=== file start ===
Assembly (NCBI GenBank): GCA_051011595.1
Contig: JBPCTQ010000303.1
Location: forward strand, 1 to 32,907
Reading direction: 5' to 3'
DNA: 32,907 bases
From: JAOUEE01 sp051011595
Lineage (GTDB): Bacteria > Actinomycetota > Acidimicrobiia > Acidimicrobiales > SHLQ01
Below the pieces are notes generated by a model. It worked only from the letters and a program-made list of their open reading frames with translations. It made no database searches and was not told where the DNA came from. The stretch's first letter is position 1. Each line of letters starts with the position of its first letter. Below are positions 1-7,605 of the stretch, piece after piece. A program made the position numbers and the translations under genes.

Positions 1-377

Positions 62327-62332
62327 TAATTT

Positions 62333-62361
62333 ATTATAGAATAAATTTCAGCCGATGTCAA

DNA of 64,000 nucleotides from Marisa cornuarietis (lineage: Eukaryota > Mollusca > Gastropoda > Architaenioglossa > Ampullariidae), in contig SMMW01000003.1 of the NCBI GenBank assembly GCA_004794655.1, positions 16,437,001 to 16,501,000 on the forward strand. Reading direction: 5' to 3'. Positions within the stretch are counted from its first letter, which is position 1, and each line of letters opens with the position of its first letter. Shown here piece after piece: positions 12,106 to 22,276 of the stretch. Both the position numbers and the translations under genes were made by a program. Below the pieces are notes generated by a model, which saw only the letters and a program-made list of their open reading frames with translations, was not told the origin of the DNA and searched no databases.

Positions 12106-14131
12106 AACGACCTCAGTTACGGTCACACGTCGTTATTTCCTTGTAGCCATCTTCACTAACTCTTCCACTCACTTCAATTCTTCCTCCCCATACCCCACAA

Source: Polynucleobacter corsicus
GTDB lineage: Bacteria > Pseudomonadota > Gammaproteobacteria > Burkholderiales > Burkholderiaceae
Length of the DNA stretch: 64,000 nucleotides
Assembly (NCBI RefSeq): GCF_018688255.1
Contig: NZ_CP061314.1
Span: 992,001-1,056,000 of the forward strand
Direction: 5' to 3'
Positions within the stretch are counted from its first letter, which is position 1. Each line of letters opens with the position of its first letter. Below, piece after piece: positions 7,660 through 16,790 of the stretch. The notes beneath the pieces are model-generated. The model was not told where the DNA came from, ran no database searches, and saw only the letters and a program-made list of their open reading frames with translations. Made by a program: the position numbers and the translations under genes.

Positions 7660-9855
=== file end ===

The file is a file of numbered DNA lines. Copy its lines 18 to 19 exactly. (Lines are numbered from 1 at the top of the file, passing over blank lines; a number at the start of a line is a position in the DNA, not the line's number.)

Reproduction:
GTDB lineage: Bacteria > Pseudomonadota > Gammaproteobacteria > Burkholderiales > Burkholderiaceae
Length of the DNA stretch: 64,000 nucleotides